Re: Portable way to mask the LSBOn Sun, 30 May 2010 12:44:45 -0700, Francis Moreau wrote:
> On 29 mai, 15:06, Moi <r...@invalid.address.org> wrote: >> On Sat, 29 May 2010 05:32:12 -0700, Francis Moreau wrote: >> > Hello, >> >> > I just realize that I'm not sure how to do this in a portable way. >> >> > Consider this piece of code: >> >> > Â* Â* unsigned long u; >> > Â* Â* /* ... */ >> > Â* Â* u = u & ~1; /* mask the LSB */ >> >> > In my understanding, this only works if the value of the expression >> > '~1' is -2. So it depends on how object with signed integer type are >> > encoded (2's complement, 1's complement ...). >> >> > Is this correct ? >> >> > If so, how should I rewrite the code to make it portable ? >> >> > Â* Â* u = u & ~1UL; >> >> This one seems reasonable to me. >> >> > Â* Â* u = u & ~(unsigned long)1; >> > or >> > Â* Â* u = u & (ULONG_MAX - 1); >> >> > Are these alternatives correct ? >> >> > Thanks >> >> Don't forget >> u = ((u >>1) <<1); > > Do you think that this version could be faster ? No. Basically, I don't care about speed. In trivial operations like this, it is the speed of access to the memory (or caches) that dominates the overall speed. In all cases it winds down to fetch+"some operations"+ one store. My suggestion has the advantage that there is no possible size mismatch; other ways to perform the same operation may be sensitive to the size of the bitmask-constant (~1 vs ~1ul vs ~1ull). Also, the bitmask constant may be compiled into a literal constant in the instruction stream, which may cost a 32 bit or 64 bit constant to be emitted. (GCC on intel mostly uses immediate 0xfe which gets sign-extended) BTW: GCC -O6 compiles my shiftR-shiftL code into exactly the same instruction sequence as the &= ~1 or &= -1ull - versions. HTH, AvK |

Re: Portable way to mask the LSBOn May 30, 5:10*pm, Moi <r...@invalid.address.org> wrote:
> BTW: GCC -O6 compiles my shiftR-shiftL code into exactly the same > instruction sequence as the &= ~1 or &= -1ull - versions. There is no such thing as -O6 in GCC. It goes up to 3 only. I suggest you read the GCC manpage sometime. Tom |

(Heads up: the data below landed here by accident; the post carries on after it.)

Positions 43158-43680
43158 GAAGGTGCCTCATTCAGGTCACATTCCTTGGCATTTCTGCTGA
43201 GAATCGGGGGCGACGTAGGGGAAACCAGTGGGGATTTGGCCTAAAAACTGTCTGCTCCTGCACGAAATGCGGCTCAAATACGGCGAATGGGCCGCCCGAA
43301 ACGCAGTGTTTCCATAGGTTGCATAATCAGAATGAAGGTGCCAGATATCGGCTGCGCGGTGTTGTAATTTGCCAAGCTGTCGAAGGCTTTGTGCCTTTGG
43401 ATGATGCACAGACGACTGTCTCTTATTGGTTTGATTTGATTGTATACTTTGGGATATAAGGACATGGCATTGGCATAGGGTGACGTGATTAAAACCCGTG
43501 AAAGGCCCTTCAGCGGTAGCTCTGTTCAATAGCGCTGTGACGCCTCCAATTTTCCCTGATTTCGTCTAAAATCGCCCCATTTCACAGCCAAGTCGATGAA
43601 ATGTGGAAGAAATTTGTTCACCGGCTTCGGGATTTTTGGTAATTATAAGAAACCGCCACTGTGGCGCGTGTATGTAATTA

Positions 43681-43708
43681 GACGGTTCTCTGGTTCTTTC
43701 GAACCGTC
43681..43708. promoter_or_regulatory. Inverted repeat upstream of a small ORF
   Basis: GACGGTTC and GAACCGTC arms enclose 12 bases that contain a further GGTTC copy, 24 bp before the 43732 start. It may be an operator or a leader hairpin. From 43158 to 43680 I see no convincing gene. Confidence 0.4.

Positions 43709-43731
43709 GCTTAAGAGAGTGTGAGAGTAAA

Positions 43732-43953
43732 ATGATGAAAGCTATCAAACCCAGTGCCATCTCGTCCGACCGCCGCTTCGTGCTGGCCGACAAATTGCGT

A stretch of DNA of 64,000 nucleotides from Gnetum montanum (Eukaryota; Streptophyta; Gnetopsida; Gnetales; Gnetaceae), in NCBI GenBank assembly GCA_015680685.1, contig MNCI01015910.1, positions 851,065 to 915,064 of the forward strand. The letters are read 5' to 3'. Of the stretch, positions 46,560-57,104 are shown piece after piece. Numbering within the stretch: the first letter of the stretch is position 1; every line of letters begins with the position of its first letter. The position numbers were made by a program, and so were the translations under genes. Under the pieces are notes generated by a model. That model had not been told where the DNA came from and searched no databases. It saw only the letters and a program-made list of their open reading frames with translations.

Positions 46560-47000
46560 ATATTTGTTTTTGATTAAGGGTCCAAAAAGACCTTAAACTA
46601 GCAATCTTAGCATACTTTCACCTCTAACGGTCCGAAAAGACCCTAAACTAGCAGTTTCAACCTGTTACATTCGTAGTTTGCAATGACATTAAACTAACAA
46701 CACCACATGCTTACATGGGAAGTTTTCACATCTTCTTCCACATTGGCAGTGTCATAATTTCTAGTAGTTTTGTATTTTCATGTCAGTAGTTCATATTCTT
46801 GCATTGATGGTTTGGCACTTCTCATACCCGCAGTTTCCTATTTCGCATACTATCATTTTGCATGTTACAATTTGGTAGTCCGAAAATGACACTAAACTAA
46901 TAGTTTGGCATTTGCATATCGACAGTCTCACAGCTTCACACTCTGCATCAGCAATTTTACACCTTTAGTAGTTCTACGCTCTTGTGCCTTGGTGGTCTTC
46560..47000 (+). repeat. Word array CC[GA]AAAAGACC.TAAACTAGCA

Re: Portable way to mask the LSBOn 31 mai, 12:56, Tom St Denis <t...@iahu.ca> wrote:
> On May 30, 5:10*pm, Moi <r...@invalid.address.org> wrote: > > > BTW: GCC -O6 compiles my shiftR-shiftL code into exactly the same > > instruction sequence as the &= ~1 or &= -1ull - versions. > > There is no such thing as -O6 in GCC. *It goes up to 3 only. > > I suggest you read the GCC manpage sometime. Next time I suggest you just stop sending such useless posts. |

Re: Portable way to mask the LSBTom St Denis <tom@iahu.ca> writes:
> On May 30, 5:10Â*pm, Moi <r...@invalid.address.org> wrote: >> BTW: GCC -O6 compiles my shiftR-shiftL code into exactly the same >> instruction sequence as the &= ~1 or &= -1ull - versions. > > There is no such thing as -O6 in GCC. It goes up to 3 only. > > I suggest you read the GCC manpage sometime. <OT> gcc quietly accepts "-O6". It doesn't seem to be documented, but as far as I can tell it's equivalent to "-O3". In fact, -On for any n greater than 3 appears to be equivalent to "-O3". </OT> -- Keith Thompson (The_Other_Keith) kst-u@mib.org <http://www.ghoti.net/~kst> Nokia "We must do something. This is something. Therefore, we must do this." -- Antony Jay and Jonathan Lynn, "Yes Minister" |